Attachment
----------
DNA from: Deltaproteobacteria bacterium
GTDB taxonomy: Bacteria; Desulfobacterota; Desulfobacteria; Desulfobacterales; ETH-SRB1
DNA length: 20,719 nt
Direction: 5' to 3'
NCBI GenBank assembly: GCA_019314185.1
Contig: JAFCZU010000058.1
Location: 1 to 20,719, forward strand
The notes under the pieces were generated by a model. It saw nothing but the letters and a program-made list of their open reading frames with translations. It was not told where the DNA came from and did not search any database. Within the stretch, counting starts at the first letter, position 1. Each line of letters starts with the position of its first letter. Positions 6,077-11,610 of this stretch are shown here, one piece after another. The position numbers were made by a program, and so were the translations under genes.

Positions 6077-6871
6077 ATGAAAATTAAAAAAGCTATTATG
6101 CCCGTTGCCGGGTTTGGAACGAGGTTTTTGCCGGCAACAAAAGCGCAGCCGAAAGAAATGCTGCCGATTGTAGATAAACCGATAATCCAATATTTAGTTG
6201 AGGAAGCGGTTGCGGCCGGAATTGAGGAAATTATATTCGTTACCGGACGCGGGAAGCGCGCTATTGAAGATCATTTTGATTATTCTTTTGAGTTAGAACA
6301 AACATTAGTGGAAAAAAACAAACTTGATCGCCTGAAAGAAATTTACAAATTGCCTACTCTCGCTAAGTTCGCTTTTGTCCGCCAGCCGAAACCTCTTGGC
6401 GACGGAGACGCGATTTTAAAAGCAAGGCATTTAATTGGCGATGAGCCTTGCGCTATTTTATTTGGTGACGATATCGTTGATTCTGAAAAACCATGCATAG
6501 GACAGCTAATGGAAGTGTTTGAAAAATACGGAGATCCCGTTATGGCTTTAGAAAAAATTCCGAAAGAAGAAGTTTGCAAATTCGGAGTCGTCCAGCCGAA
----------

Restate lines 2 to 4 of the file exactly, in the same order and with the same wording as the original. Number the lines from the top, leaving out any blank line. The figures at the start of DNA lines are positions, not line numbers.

GTDB taxonomy: Bacteria; Desulfobacterota; Desulfobacteria; Desulfobacterales; ETH-SRB1
DNA length: 20,719 nt
Direction: 5' to 3'